Sexual Fables

This article accompanies the fable
The Sorcerer's Apprentice

Herman Melville - Lu the Wanderer

Conventional explanations of Melville focus on his restless spirit. That's the gist of a well known diagnosis by "friend" Nathaniel Hawthorne:

It is strange how he persists -- and has persisted ever since I knew him, and probably long before -- in wondering to-and-fro over these deserts, as dismal and monotonous as the sand hills amid which we were sitting. He can neither believe, nor be comfortable in his unbelief; and he is too honest and courageous not to try to do one or the other.

Herman-Melville   Hexagram-56

Yet this is why Hawthorne never came close to understanding Melville and nor do biographers who persist in using this quotation. When Melville told him that he had "pretty much made up his mind to be annihilated," Hawthorne apparently couldn't spot the irony, along with the resignation. It's not like Melville didn't understand religious faith and the inevitability of death; he was merely mocking the whole sorry situation humans find themselves in.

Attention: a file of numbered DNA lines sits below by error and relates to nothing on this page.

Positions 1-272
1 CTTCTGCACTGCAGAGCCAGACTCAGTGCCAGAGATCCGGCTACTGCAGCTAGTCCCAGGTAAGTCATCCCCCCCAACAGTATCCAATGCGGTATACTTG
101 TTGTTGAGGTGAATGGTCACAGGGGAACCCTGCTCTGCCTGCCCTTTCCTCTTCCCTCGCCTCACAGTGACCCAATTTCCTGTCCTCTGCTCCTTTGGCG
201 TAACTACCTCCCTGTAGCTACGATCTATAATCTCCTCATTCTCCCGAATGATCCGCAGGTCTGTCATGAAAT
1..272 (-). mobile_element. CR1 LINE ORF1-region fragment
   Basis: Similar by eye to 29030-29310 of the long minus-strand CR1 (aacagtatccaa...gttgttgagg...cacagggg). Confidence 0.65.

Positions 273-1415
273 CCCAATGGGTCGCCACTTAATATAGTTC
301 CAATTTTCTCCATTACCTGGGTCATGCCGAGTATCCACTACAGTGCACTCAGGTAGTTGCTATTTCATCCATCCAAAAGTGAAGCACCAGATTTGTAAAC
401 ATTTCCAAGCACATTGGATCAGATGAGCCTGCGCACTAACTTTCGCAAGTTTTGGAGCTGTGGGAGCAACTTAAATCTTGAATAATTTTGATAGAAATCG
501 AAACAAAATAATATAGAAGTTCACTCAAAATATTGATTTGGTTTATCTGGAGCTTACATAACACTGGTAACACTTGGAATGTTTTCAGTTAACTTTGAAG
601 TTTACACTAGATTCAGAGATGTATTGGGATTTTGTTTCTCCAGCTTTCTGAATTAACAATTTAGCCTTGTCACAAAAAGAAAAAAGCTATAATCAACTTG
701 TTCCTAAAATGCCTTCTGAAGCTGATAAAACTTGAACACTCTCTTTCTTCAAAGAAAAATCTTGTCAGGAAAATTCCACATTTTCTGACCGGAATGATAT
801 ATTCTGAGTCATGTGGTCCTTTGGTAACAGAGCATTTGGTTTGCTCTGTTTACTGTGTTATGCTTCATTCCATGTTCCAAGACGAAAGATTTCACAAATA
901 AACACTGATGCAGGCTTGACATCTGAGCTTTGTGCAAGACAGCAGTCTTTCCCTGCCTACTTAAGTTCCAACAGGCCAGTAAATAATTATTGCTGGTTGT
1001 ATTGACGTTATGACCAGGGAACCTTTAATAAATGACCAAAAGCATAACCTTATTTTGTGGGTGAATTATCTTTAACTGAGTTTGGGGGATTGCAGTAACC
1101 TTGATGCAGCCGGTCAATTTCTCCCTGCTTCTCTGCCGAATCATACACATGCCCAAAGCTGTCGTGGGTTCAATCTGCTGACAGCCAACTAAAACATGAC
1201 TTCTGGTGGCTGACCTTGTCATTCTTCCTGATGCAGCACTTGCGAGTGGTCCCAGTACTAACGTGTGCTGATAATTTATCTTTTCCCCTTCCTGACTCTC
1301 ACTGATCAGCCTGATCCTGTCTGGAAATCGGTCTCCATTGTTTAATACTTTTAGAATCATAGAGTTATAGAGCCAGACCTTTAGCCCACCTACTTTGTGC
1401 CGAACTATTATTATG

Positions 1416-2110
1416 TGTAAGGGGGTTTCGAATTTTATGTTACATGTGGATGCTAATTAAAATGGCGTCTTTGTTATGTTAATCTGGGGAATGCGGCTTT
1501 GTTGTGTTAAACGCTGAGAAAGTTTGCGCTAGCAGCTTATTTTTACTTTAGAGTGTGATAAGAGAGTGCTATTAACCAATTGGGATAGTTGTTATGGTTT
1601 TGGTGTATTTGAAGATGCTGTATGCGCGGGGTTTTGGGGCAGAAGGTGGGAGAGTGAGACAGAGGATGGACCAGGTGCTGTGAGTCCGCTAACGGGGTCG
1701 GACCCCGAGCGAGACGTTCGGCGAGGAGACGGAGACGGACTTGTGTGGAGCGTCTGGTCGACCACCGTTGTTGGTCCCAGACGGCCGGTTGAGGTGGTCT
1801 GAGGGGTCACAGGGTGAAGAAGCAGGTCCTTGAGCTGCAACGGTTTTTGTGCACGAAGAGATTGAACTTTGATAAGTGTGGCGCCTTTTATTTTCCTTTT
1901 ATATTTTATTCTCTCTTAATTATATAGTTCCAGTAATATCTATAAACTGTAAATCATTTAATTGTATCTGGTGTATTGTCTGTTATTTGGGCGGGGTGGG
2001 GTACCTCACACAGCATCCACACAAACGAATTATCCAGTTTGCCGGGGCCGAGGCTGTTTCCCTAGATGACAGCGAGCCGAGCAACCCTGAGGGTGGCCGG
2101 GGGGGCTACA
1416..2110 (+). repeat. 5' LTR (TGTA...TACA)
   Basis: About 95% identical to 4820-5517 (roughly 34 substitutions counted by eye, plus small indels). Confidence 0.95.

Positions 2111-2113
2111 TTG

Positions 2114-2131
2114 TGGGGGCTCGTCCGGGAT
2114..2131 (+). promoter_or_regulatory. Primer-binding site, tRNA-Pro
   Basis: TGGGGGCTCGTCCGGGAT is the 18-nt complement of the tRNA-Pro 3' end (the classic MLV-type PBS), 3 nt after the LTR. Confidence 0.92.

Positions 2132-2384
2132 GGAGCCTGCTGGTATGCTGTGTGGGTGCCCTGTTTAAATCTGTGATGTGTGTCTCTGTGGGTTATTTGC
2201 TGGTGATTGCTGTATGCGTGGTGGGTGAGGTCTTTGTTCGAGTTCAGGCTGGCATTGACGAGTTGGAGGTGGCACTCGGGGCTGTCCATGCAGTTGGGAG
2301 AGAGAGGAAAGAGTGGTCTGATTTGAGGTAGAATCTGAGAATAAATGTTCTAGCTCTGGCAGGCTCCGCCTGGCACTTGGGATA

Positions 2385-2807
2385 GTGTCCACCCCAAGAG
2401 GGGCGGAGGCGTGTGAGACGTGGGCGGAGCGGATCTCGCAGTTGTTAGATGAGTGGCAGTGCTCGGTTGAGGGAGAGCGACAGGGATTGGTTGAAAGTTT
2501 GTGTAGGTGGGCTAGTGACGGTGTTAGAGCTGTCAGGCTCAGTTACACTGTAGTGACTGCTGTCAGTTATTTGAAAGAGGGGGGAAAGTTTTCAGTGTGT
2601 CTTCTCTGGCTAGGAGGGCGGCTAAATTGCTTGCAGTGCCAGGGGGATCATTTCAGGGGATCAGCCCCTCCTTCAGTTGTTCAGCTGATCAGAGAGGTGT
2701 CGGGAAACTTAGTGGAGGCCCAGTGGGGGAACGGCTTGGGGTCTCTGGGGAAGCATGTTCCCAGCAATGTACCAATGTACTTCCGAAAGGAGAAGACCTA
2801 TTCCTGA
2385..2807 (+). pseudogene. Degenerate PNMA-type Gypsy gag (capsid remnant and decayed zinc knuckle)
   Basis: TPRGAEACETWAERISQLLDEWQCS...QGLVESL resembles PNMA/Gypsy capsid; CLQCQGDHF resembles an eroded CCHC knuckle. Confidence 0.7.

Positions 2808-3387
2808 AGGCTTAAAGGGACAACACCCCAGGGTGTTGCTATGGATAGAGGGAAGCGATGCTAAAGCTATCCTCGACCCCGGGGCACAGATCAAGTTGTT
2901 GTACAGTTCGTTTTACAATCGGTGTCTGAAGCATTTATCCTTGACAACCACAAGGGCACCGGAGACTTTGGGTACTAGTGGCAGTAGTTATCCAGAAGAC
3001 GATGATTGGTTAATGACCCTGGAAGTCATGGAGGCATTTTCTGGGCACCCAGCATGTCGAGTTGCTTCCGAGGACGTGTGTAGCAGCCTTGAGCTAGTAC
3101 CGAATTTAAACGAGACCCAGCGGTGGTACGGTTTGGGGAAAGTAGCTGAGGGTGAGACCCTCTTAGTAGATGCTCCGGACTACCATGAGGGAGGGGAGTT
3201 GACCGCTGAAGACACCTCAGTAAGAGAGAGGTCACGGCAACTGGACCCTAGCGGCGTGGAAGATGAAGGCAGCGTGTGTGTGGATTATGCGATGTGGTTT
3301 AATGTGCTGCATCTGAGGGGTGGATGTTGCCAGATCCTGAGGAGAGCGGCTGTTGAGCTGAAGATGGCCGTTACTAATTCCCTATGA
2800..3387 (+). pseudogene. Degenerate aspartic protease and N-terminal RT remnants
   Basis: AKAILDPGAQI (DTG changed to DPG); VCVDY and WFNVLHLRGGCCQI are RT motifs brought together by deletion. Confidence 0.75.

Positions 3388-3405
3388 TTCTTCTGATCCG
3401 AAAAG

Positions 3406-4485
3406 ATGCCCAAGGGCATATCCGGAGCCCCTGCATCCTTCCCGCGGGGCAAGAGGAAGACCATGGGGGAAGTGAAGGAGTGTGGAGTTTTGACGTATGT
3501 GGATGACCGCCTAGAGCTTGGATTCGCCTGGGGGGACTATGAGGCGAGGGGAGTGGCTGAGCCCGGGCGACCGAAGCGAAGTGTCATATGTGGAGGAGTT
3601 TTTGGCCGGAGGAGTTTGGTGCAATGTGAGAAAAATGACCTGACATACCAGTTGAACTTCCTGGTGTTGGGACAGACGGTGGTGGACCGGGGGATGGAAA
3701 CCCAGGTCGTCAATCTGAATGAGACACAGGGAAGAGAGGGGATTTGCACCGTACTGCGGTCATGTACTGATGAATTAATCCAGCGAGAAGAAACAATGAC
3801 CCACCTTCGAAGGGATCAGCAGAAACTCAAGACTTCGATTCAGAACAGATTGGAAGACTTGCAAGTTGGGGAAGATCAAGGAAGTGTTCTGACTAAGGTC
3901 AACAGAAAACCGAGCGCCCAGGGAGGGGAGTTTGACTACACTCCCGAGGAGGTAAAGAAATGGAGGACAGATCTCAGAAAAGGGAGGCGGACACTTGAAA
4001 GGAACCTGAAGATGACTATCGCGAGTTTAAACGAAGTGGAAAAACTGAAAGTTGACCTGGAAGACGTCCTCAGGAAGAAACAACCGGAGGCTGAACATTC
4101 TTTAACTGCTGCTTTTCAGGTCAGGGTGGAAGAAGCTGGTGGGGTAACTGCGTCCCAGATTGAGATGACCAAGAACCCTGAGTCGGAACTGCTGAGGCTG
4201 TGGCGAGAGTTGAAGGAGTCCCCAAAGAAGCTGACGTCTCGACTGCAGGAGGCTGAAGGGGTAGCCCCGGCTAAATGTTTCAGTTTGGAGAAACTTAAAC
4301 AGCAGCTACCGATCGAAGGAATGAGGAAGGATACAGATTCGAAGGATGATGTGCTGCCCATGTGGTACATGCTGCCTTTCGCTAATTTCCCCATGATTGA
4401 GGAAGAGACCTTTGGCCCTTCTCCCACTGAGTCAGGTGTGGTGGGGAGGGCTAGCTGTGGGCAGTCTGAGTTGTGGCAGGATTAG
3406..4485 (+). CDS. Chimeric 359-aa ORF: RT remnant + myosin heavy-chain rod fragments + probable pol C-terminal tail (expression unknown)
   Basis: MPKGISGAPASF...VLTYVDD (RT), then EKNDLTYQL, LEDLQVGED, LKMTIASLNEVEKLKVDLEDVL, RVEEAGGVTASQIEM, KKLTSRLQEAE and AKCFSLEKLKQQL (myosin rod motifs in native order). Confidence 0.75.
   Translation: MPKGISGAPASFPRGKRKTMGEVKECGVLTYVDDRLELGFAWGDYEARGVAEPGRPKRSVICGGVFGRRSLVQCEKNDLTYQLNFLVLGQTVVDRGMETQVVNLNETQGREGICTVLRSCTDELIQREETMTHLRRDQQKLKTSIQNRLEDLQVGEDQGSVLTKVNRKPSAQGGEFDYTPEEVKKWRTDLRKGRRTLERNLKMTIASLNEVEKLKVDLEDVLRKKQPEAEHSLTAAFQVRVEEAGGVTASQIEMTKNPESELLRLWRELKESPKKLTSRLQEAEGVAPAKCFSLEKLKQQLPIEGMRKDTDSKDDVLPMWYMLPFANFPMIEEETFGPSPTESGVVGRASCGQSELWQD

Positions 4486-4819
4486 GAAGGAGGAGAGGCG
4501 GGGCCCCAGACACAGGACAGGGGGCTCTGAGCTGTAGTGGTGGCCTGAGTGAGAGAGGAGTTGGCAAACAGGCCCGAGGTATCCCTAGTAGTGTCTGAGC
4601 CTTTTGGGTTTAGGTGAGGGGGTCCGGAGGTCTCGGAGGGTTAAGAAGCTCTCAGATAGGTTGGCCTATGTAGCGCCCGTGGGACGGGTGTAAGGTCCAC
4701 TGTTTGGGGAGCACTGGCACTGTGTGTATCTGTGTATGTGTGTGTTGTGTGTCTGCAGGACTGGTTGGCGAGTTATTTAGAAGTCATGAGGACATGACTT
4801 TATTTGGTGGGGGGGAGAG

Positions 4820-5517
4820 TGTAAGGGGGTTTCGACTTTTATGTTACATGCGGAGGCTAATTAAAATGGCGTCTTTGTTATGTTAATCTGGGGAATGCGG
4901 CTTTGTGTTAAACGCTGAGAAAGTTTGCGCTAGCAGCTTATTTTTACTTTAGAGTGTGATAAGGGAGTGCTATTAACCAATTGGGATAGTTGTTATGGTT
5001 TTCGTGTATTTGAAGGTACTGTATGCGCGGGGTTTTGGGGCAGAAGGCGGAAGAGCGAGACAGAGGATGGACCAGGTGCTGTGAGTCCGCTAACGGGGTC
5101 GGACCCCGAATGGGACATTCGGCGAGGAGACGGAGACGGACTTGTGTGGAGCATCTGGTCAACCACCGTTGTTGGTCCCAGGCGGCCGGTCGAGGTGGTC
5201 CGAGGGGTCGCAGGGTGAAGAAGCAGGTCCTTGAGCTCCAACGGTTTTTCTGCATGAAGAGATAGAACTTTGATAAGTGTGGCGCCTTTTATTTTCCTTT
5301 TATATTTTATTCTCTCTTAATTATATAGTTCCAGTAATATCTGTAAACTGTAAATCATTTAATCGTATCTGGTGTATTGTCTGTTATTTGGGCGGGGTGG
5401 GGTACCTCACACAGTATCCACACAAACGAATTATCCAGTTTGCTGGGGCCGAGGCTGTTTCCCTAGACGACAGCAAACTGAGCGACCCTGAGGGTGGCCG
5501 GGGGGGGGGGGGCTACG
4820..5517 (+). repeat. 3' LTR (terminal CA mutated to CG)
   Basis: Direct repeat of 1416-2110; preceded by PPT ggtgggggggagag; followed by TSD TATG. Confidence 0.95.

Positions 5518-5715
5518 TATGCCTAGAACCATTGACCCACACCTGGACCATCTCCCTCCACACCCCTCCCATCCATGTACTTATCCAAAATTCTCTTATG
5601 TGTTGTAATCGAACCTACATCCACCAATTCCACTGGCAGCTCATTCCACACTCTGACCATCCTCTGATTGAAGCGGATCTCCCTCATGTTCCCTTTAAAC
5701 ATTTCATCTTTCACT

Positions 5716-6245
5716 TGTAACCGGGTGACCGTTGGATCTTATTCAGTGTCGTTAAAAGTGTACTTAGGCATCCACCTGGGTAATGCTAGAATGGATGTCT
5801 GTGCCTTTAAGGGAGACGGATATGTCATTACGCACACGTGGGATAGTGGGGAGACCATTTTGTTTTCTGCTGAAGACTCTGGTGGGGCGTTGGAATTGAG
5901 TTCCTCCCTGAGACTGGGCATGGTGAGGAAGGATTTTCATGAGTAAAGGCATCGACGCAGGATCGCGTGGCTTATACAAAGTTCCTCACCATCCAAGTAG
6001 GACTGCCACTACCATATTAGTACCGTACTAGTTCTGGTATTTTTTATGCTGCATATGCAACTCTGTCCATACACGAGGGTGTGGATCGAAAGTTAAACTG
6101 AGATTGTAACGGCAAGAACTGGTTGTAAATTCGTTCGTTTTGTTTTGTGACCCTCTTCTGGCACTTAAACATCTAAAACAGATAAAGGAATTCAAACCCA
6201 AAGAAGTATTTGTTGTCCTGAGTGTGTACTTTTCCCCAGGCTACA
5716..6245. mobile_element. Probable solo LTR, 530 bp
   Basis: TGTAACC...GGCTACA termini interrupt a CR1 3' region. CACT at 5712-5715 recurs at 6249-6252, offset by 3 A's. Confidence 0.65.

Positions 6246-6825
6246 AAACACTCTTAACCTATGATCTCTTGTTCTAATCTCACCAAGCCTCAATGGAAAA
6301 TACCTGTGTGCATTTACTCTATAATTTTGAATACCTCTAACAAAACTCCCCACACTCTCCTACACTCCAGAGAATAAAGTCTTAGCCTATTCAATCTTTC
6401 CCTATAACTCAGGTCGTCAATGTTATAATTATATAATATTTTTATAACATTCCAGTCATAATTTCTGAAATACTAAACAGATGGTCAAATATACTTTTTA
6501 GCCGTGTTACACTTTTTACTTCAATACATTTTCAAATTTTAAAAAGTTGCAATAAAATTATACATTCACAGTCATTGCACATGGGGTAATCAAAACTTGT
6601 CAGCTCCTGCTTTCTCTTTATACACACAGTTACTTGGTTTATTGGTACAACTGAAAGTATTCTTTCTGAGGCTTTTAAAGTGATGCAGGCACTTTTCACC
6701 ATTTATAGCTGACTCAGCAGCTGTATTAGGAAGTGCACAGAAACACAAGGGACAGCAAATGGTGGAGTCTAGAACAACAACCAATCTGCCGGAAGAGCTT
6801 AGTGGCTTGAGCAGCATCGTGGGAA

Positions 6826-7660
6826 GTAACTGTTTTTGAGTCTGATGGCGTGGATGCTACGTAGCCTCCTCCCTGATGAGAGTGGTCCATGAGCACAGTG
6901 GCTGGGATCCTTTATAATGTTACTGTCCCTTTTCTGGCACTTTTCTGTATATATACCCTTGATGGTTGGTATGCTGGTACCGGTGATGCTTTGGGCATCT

There's plenty in Melville's writing to support this theory, especially Pierre and the concept of the avenging dream, with its echoes Edgar Allan Poe:

For whoso once has known this sweet knowledge, and then fled it; in absence, to him the avenging dream will come. Pierre was now this vulnerable god; this self-upbraiding sailor; this dreamer of the avenging dream.

Which is not to say that Melville wasn't a wanderer; he was. Literally and figuratively. And because of this he is cited constantly by travel bloggers because he could write exquisite and insightful lines like this one from Moby-Dick: "It is not down in any map; true places never are."

Fire over the mountain...


Thomas Cole's Expulsion - Moon and Firelight (circa 1828). While some choose to see this as being in the tradition of American Romanticism, it reminds me of Tolkien's and Peter Jackson's The Lord of the Rings - with the Bridge of Khazad-dûm and Mt. Doom in the background.

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